COMMENTARY | The New England Patriots have made a cottage industry out of developing their own stars from players who came to them by flying under the radar.
As the 2013 season nears, could the team have struck gold again with undrafted rookie tight end Zach Sudfeld?
The most obvious example of a rags-to-riches story on the Patriots is starting quarterback Tom Brady, who entered the NFL as a sixth-round draft pick in 2000. Wide receiver Wes Welker (undrafted), running back Stevan Ridley (third round) and defensive end Rob Ninkovich (fifth round) are more recent examples of unheralded players blossoming into impact contributors in New England.
With several weeks left in preseason, Sudfeld is showing signs he could be next in line in this growing tradition.
At 6 feet 7 inches and 260 pounds, he is a massive tight end in the mold of Pro-Bowl teammate Rob Gronkowski, who is expected to miss at least the start of this season because of injury. That circumstance is the primary reason why the rookie has gotten a chance to seemingly come out of nowhere and shine.
The Boston Herald's Karen Guregian wrote that six college surgeries while at the University of Nevada, and less-than-stellar draft workout numbers led to Sudfeld not getting picked. The 45 catches, 598 receiving yards and eight touchdowns he accumulated last season weren't enough for the 24-year-old to overcome his red flags.
With Gronkowski unable to take the field, Aaron Hernandez released, and a veteran group of solid but uninspiring tight ends, Sudfeld was brought in for positional depth by New England. He has taken that chance and made the most of his opportunities this preseason.
He gained the spotlight with the impressive performances he has given in practices, according to CSNNE.com's Tom E. Curran. In addition to tremendous pass-catching ability and a surprising quickness for someone his size, he has also proven to be a capable blocker. He still has a lot of work to do, but if what he's shown so far translates into game production, that could make him a special player.
But are expectations for the youngster growing too fast?
Because of his hulking size and early hype, Sudfeld has earned the nickname "Baby Gronk" from ESPN's Sal Paolantonio. Such attention, combined with the task of replacing a star like Gronkowski for an unknown period of time, is a tall order for any rookie, let alone one so unknown coming out of the draft.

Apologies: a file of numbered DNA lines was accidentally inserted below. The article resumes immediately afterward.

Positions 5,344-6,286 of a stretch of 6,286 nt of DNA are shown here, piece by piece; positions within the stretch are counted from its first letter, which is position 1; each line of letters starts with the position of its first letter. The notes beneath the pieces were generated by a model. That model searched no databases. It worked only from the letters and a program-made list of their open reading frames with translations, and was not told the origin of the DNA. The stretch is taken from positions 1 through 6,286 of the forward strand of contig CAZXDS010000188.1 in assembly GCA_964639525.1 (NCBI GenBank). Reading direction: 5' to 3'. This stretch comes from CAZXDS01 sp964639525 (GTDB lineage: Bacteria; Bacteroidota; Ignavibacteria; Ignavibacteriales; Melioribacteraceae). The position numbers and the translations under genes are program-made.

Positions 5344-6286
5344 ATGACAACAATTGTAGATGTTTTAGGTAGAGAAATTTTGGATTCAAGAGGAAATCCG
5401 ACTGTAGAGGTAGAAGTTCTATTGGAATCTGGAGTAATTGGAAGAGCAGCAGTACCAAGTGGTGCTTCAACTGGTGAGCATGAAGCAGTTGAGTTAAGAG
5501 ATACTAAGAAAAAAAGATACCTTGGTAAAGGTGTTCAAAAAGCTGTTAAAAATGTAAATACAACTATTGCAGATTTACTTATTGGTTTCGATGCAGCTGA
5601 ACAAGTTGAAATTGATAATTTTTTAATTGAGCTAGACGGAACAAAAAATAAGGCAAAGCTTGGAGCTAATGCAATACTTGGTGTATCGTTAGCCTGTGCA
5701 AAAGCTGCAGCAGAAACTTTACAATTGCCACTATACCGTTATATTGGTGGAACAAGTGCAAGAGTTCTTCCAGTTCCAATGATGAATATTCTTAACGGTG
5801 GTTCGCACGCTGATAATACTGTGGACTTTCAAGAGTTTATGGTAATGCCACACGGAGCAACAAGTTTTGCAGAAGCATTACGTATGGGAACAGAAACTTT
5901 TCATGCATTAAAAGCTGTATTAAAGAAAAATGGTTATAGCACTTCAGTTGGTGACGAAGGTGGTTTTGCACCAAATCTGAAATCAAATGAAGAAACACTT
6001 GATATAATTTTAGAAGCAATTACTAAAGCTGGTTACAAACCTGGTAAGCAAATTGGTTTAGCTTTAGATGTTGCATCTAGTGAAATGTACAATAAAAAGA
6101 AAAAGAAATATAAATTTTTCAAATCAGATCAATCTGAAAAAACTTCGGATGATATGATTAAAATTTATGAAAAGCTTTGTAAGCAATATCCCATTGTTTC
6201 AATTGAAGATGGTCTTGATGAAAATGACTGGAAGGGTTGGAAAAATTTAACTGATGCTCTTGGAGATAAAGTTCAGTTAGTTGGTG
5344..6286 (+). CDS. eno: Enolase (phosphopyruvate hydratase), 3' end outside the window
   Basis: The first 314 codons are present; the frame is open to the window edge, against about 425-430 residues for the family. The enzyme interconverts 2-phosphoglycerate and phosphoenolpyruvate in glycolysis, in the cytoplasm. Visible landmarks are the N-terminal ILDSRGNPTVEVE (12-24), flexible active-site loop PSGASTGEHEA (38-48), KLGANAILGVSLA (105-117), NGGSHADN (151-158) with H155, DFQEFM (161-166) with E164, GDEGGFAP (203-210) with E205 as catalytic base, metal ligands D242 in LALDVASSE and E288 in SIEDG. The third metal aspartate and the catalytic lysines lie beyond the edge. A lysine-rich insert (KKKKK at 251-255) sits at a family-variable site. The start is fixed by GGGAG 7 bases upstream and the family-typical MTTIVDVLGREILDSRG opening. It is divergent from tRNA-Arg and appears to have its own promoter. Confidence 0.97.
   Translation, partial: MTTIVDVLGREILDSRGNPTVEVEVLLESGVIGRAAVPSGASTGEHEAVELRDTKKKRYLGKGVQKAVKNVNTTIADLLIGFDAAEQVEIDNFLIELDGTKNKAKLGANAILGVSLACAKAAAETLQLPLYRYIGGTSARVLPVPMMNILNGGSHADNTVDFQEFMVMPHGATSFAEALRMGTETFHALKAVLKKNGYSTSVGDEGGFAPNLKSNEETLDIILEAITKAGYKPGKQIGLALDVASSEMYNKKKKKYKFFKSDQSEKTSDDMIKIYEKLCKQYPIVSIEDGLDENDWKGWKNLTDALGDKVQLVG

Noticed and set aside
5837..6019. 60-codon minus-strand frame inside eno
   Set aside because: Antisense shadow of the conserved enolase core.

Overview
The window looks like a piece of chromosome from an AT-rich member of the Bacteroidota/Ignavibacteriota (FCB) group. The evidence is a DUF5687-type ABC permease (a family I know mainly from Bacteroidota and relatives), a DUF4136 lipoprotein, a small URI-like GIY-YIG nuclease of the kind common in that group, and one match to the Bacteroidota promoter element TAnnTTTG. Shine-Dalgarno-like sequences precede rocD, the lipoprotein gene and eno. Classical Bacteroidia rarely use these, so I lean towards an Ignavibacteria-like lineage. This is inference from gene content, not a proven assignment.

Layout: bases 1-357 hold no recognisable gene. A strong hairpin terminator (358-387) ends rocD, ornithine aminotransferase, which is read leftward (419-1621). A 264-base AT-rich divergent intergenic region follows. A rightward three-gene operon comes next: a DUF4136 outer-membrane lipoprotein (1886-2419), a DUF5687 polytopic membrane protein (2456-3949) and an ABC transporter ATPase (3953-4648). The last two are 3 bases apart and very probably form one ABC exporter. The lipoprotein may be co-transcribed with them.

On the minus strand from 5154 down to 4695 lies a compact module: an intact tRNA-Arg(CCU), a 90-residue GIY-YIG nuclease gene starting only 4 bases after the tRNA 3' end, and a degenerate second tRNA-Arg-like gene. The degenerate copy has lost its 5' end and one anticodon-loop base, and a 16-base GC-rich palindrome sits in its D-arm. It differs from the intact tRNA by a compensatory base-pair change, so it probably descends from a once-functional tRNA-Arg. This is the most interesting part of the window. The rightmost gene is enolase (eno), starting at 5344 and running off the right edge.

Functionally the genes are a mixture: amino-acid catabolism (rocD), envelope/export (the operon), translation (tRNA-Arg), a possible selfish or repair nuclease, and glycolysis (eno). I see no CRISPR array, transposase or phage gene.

Combining for three catches for 54 yards and a score in the first two preseason games, Sudfeld has had a nice showing, but such a small sampling is difficult to extrapolate answers of how that will translate to the regular season. It's rather unfair to anoint him as a star, let alone a consistent contributor, without giving him more time to learn, gain experience and prove himself.
The high expectations will only continue for Sudfeld. Unlike most undrafted rookies, he not only seems to already be a lock for the final 53-man roster, but he also has a great chance to start -- at least until Gronk returns.
ESPN.com's Mike Reiss believes the rookie will join veteran Jake Ballard as the two starting tight ends.
New England head coach Bill Belichick, who isn't prone to outbursts of compliments, has been vocal in his praise of the rookie tight end. He told WEEI's Christopher Price, "Zach has come in and absorbed a lot of information. The offense that he played in in Nevada is quite a bit different than what we do -- I'm sure there are some similarities, but there are quite a few differences as well. He's been able to acclimate to those changes. He catches the ball well."
Although the absence of Gronkowski has given Sudfeld his opportunity, his return could be the best thing for the youngster's continued development. Allowing him to step back a bit from the spotlight would be a big help to his transition to the pro game.
Despite the hoopla surround Sudfeld, he hasn't let his sudden success go to his head. Instead, as he explained to Guregian, he is grateful for each day he is able to keep playing. "I'm just happy to be on the Patriots team, regardless of how I got here," he said. "It's a great opportunity. I love football. I love being a football player."
The odds are against Sudfeld becoming a star because it's rare for an undrafted player to become an impact player. Fortunately, where you've come from doesn't matter as much with the Patriots as how you can help them win. If he keeps up his impressive development, he has a great chance to become an important part of the team's future.
In addition to the Yahoo! Contributor Network, Andrew Martin has written for Bleacher Report and a number of print publications and websites on the topics of history and sports. He also produces his own blog and has appeared on various sports talk shows and podcasts.
You can follow Andrew on Twitter @historianandrew.
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